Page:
However, less than 24 hours after the police’s policy, Senior Minister Ismail Sabri Yaakob rubbished its argument. Sabri, who is also the Defence Minister, said there is no need to scan with the MySejahtera app when fuelling up if you make a cashless payment at the pump. His reason is simple – people who made electronic payments at the fuel pump did not interact with any other person.


Similarly, those who want to make payment from outside the store through a pigeonhole glass window that separated the cashier and customer do not need to register with the app. Likewise, people who need to pump their tyre, or use automatic car wash is not required to scan with the MySejahtera app. Only if you enter the petrol station’s store should you scan or register.


Amusingly, even the Petrol Dealers Association of Malaysia (PDAM) seemed to be surprised with the police’s directive that unless people registered, they would be fined RM1,000. According to PDAM president Khairul Annuar Abdul Aziz, the QR code scanning and temperature screening only apply to patrons or individuals entering the shops, toilet or “surau (prayer room)”.

Scanning MySejahtera App at Petrol Station

It appears that the police, under Home Minister Hamzah Zainudin, does not agree with Defence Minister Ismail Sabri. Both top ministers are from different political parties of the same Perikatan Nasional coalition government. If both parties cannot make up their minds over a simple matter like this, can the people expect them to run a country efficiently?


From the beginning, the police should communicate with the relevant ministries to ensure a better understanding of SOPs (standard operating procedures), not to confuse and punish the people with its own half-baked interpretation of the SOPs. CID deputy director DCP Mior Faridalathrash, in his haste to win arguments, has successfully demonstrated the police’s idiocy and incompetency.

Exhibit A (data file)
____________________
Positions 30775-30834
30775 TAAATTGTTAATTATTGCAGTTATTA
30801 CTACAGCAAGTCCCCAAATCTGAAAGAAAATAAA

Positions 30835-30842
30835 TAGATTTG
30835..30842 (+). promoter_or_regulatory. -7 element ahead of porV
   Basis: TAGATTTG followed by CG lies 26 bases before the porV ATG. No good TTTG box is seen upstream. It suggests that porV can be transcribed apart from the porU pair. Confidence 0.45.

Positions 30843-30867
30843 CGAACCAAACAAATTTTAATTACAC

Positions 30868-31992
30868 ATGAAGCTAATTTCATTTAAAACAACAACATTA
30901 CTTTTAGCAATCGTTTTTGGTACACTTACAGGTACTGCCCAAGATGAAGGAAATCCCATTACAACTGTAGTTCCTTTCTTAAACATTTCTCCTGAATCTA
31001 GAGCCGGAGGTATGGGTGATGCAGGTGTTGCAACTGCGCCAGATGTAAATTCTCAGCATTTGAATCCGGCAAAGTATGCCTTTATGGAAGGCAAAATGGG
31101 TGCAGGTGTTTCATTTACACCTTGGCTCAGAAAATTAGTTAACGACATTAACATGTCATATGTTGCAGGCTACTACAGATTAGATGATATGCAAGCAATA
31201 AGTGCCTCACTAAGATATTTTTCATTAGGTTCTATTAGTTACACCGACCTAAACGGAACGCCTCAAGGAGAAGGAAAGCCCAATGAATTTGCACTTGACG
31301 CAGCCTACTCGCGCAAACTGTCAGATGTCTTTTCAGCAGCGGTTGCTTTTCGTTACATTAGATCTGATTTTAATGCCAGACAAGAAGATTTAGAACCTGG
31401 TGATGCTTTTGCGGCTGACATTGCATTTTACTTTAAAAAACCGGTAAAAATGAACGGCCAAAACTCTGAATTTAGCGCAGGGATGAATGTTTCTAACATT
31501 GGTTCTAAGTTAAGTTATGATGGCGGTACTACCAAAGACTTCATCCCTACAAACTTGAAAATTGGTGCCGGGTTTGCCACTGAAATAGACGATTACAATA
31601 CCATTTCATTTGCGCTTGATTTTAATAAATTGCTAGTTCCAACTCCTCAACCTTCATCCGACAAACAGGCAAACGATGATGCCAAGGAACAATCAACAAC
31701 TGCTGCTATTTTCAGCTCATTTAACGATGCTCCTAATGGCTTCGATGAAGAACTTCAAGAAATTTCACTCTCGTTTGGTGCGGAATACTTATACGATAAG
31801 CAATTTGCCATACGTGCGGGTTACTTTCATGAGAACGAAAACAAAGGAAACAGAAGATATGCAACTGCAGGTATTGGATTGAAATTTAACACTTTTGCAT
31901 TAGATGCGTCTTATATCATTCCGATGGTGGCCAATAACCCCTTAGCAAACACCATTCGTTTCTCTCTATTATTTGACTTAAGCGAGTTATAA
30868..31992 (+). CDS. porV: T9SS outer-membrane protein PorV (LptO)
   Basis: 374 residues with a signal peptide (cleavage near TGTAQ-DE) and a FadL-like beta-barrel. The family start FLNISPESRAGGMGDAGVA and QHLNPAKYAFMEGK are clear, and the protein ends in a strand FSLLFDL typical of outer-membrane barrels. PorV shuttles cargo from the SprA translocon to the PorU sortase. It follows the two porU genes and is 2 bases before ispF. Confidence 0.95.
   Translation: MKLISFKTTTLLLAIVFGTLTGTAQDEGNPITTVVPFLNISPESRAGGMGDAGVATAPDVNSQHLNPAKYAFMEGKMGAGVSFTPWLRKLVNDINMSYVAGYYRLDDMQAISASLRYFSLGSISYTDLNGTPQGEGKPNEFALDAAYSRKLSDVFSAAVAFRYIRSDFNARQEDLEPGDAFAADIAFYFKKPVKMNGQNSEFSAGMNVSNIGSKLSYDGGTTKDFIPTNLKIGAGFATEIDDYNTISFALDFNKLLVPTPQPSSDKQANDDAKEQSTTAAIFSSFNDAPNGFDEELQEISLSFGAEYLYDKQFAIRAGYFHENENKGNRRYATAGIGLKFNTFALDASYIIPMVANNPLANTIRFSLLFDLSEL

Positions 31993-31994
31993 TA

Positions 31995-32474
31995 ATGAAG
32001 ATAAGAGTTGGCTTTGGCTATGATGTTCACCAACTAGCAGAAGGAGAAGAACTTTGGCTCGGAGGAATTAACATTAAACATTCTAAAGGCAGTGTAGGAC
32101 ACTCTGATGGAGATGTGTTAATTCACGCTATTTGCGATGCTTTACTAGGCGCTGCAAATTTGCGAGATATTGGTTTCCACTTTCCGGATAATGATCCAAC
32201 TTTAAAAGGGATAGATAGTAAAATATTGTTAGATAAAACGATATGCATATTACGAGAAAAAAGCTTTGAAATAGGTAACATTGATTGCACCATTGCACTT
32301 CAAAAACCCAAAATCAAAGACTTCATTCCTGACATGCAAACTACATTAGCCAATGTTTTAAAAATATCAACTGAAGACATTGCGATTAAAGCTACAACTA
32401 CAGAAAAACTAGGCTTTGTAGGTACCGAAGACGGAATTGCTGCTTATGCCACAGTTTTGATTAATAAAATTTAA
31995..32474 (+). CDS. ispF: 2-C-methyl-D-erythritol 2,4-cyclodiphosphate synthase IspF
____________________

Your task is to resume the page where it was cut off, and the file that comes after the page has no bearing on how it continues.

Did the Royal Malaysia Police not realise that using mobile phones is prohibited at petrol stations, especially at the highly flammable fuel pump? Was the police trying to see spectacular explosions at petrol stations by forcing people to use their phones at the fuel pump, or deliberately wanted to make life difficult for people by forcing them to walk all the way to the store just to register?

Petrol Station - Self-Service Payment with Credit Card

Perhaps the police wanted to spread the Covid-19 by forcing people to enter the petrol station’s store to scan and screen, a move that is riskier due to poor air circulation inside the premises. But even with the latest clarification from “Turtle Egg” Minister Ismail Sabri, which is supposed to supersede the police’s silly interpretation, ordinary folks might still get fined.


Exactly what can an average citizen do when approached by plainclothes police officers who insisted he or she has committed an offence at petrol stations for not registering with the “MySejahtera” app? Even if you argue that Minister Sabri had clarified the matter, it would be the thuggish police’s words against yours. The problem is – different authorities interpret the SOPs according to their pleasure.


Actually, the issue of when to register at a petrol station is not the only confusion created by the clueless and incompetent backdoor government. It was only last month that the police announced that wearing a face mask at a petrol station is not necessary as long as we are able to maintain physical distancing. Can the police or the turtle egg minister clarify whether this is still true?

Scanning and Registering MySejahtera at Petrol Station - Police Car

At the current rate of compound issuance and efficiency of police in ambushing poor people for breaching the Health Ministry’s SOPs, it’s highly suspicious that they are being given a certain “quota” to hit – even rewarded with commission-basis to issue fines of RM1,000. Since March lockdown until today, the government would have collected tens of millions of Ringgit from fines alone.